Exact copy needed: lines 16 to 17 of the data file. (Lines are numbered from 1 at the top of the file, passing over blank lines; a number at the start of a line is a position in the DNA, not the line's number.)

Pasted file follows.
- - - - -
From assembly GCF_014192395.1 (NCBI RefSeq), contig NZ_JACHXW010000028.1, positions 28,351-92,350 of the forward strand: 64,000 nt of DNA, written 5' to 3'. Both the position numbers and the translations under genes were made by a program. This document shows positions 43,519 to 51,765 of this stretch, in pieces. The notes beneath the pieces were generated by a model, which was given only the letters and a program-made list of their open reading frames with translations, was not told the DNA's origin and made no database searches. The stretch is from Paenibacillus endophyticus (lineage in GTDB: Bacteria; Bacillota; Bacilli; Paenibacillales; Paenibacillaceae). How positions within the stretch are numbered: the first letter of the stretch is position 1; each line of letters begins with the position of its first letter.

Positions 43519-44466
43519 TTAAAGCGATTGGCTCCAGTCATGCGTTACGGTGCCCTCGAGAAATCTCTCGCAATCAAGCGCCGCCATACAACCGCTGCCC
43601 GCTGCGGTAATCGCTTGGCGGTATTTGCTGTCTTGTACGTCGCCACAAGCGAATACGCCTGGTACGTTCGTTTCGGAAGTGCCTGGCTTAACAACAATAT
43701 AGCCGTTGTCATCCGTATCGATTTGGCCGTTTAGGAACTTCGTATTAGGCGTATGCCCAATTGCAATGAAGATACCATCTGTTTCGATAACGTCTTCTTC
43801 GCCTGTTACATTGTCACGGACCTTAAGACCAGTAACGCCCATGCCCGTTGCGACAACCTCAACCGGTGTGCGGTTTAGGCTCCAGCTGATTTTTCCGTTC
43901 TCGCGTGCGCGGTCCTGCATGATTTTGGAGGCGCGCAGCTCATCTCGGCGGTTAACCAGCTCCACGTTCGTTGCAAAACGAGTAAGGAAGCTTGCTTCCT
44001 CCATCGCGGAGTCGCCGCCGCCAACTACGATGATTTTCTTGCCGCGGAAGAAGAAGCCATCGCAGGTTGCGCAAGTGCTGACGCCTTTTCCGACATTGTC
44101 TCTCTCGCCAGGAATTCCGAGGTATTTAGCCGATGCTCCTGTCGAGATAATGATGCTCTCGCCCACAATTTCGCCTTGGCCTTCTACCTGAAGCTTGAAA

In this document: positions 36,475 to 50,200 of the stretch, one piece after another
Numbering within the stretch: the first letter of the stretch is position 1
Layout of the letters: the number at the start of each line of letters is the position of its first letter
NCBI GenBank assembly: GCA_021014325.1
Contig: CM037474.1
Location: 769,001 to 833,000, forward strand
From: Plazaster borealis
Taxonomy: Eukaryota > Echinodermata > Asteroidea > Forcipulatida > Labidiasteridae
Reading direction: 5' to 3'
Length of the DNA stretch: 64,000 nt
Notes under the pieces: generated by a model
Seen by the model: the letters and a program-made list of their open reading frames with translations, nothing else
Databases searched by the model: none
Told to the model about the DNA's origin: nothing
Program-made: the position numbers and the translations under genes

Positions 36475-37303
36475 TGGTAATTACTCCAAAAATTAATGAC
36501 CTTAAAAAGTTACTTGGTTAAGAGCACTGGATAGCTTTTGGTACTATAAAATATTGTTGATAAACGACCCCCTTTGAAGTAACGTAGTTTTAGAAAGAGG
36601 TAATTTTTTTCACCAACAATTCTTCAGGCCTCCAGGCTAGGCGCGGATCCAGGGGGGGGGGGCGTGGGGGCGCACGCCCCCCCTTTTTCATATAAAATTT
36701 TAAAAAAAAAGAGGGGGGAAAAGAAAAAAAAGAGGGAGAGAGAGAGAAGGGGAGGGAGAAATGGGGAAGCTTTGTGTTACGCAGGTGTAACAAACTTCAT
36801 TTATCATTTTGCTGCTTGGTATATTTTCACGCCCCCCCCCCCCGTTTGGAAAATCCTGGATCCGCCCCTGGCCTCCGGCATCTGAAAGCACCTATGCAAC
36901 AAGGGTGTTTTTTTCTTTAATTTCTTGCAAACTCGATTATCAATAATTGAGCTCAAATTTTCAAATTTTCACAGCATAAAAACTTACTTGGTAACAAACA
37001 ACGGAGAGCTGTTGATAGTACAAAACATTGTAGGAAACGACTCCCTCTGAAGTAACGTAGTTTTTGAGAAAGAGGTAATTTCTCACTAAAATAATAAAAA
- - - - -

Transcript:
From: Plazaster borealis
Taxonomy: Eukaryota > Echinodermata > Asteroidea > Forcipulatida > Labidiasteridae